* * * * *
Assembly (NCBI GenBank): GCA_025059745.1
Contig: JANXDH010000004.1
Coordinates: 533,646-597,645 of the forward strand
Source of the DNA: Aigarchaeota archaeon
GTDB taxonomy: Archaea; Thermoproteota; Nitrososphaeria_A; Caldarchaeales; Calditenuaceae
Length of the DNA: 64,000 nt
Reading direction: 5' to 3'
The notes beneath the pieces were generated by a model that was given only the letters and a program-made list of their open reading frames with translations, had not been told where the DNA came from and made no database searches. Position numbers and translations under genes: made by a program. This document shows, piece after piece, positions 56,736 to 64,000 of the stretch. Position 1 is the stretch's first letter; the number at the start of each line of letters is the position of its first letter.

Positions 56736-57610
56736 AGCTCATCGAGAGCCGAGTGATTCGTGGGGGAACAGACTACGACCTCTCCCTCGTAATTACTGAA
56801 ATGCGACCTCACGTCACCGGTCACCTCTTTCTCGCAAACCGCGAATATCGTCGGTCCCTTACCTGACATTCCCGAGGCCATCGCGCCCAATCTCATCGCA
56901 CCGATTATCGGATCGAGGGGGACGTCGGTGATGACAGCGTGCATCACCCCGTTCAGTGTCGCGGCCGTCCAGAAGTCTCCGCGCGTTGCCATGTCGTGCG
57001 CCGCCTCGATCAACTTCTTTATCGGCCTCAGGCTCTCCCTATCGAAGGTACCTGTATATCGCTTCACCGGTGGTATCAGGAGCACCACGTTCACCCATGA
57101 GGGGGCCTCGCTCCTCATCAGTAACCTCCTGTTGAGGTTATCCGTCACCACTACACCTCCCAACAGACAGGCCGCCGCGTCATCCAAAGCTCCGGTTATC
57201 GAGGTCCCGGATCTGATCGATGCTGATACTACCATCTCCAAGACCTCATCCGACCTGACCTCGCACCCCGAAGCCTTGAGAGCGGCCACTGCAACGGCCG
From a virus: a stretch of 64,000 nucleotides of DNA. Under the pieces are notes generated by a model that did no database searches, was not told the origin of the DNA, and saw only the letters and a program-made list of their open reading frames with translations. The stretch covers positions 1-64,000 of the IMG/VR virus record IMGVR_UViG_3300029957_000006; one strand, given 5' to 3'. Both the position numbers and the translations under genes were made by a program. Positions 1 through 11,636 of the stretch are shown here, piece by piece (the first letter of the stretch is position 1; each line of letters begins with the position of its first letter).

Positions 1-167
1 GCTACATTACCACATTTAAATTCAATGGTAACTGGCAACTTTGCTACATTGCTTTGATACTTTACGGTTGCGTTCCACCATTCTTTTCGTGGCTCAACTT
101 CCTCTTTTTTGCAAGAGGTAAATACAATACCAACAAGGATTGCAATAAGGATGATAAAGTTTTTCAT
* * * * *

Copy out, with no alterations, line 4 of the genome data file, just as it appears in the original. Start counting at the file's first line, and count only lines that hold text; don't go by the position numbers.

Source of the DNA: Aigarchaeota archaeon